www.ratrodbikes.com (restauro e decoração de biclas)

    www.endless-sphere.com/forums (biclas electricas para todos os gostos - vê a parte das non-hub motor electric bikes - e malta é muito prestativa)

    Desejo-te melhor sorte para emprego, digo-te já que por cá a malta licenciada ta a emigrar para Inglaterra, Irlanda, etc pois isto ta foda aqui, e o pior está para vir.
    Last edited: Feb 10, 2009
  14. Bobocop

    Bobocop Member

    Thanks SimpleSimon

    @ sjacome
    Sorry :evilgrin:
    I can speak portuguese very well, but I can't read or write :evilgrin:
    I came here when I was 6, so I never got a chance to go to school there.

    Thanks for the links thou. I started a thread on Endless-sphere about this, but no one was interested.

    I will check out the bikes on ratrodbikes, looks like a good site.
  15. Bobocop

    Bobocop Member

    I made a rear spoiler for the back.

    Frame 13.jpg
    Frame 14.jpg
    Frame 16.jpg

    As you can see from the pics above i also welded the supports for the kick stand and trailer hitch.
    I just used pieces off of scrap bikes.

    Frame 17.jpg

    I want the trailer hitch to be centered (roughly) with the rear axle, so when the trailer is doing the pushing
    theres no up or down pull, if you know what i mean.
    (the trailer will have a motor, to help push the chopper along when needed)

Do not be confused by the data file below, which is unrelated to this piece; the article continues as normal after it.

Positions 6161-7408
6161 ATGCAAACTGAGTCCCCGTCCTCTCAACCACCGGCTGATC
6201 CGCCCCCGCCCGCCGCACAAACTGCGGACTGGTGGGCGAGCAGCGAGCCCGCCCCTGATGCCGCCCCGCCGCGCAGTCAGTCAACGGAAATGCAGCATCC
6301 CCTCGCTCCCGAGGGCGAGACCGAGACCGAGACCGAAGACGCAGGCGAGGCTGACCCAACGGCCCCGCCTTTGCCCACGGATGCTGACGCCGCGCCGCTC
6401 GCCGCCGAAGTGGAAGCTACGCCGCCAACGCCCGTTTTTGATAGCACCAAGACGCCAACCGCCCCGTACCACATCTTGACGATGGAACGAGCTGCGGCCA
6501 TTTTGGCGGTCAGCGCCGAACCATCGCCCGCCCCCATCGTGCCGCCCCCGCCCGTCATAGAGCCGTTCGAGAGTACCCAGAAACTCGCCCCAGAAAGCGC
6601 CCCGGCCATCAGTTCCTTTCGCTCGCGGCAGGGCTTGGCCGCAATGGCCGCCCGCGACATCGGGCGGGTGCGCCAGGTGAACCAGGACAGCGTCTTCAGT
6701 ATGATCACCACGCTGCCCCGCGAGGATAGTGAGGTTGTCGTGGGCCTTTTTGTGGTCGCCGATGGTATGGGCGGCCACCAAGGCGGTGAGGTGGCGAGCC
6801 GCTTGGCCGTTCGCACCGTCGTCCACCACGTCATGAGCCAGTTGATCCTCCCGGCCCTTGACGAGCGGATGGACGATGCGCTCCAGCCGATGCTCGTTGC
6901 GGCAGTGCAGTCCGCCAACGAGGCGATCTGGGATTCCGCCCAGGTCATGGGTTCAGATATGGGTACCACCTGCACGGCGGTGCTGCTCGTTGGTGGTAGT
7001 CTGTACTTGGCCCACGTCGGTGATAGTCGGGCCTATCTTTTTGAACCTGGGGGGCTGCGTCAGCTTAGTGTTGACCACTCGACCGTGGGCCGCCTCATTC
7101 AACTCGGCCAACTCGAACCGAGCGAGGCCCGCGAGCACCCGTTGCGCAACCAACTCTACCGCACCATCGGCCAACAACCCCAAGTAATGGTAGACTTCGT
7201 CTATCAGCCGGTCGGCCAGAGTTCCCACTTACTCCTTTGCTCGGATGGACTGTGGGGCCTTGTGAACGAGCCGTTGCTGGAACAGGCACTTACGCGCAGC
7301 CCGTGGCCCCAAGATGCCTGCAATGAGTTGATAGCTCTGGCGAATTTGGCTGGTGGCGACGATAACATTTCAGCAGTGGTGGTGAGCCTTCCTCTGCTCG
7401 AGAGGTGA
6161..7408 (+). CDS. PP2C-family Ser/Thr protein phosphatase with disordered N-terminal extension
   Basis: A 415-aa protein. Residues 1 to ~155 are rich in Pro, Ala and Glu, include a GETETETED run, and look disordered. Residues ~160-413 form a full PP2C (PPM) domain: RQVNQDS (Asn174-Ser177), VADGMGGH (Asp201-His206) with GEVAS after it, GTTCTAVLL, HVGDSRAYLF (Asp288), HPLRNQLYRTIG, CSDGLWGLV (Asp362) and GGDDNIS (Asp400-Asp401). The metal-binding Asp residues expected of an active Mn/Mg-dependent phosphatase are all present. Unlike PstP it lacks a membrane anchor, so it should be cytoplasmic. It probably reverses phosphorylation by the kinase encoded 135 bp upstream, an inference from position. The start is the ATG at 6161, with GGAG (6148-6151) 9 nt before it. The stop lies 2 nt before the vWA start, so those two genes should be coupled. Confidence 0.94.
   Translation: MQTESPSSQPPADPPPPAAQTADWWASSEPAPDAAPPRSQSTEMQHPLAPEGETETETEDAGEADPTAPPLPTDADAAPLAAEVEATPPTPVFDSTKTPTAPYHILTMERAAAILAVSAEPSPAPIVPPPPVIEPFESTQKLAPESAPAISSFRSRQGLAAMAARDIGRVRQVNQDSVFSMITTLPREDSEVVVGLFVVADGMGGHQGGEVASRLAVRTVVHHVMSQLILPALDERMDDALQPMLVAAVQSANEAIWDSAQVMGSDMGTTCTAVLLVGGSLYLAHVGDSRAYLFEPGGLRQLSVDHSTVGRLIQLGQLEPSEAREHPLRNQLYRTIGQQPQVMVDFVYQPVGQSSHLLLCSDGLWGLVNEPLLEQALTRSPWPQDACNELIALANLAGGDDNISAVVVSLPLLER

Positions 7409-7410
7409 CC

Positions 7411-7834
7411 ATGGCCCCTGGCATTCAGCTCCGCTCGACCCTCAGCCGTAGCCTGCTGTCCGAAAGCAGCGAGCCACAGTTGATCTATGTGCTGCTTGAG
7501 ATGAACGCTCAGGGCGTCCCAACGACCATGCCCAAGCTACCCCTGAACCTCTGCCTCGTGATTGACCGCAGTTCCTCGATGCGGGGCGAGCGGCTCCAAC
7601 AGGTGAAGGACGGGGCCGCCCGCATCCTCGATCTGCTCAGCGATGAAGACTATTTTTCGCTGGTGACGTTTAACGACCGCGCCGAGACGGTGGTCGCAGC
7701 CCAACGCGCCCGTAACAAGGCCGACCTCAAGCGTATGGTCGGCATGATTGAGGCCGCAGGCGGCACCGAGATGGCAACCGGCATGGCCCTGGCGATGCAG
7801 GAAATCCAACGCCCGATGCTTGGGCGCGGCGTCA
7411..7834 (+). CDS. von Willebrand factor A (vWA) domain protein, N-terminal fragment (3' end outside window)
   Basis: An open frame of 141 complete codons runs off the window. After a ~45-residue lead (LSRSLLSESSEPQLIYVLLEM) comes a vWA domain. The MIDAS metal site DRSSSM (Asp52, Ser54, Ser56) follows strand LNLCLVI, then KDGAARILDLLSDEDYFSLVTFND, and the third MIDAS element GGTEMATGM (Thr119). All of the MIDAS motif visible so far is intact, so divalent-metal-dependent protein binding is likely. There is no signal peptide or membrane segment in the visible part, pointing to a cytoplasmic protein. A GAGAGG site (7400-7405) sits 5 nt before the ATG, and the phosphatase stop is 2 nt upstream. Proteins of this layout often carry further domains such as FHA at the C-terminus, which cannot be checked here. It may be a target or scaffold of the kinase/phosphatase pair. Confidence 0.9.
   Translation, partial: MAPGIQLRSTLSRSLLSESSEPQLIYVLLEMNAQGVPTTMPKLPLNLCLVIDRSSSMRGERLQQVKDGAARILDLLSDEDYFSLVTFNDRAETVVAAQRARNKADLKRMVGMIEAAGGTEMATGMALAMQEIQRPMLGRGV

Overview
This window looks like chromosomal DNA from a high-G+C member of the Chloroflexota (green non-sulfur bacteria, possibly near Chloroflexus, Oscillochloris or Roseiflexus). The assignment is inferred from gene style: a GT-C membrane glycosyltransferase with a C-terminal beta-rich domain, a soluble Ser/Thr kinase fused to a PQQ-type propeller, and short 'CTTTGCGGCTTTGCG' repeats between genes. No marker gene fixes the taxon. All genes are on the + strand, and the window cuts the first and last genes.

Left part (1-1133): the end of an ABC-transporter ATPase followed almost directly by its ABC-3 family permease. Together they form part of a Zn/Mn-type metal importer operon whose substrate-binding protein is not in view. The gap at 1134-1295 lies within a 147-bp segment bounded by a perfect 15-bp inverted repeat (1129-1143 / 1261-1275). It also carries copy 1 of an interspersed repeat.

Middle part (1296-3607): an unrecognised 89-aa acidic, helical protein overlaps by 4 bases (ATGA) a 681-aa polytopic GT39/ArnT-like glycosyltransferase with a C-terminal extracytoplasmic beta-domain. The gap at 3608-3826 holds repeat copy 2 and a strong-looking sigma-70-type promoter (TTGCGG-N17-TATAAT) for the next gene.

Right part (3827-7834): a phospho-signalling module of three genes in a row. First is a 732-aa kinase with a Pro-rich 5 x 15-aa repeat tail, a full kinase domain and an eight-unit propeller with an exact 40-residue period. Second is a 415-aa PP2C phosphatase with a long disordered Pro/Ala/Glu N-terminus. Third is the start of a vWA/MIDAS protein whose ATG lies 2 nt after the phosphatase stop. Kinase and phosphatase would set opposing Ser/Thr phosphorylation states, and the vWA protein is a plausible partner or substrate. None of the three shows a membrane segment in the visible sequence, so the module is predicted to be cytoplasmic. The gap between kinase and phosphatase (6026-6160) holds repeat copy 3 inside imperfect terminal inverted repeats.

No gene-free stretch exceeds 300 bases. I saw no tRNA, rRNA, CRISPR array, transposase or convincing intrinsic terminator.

16. Bobocop

    Bobocop Member

    The kickstand and hitch

    The reason I did it this way is because when I have the trailer on, I want it (the trailer) to push straight and not with an arm to the side. (I didn't want to get any kind of twisting)

    So I had to make the hitch in the center of the bike,
    Plus I needed a kickstand, so I decided to make it one unit.

    I'm sure there are better ways to do this ( I'm open for suggestions) but this is the only one I came up with.

    Kickstand position

    Kickstand 01.jpg
    Kickstand 02.jpg

    Trailer position
    Kickstand 03.jpg
    Kickstand 04.jpg
    Kickstand 05.jpg

    Tucked away (sort of) position
    Kickstand 06.jpg

    I'm holding it in trailer position with 2 3/8's bolts.
    Kickstand 07.jpg

    I thought about just using sliding pins to keep it in position, but i thought that it wouldn't be tight enough ( a lot of movement and noise while pulling trailer).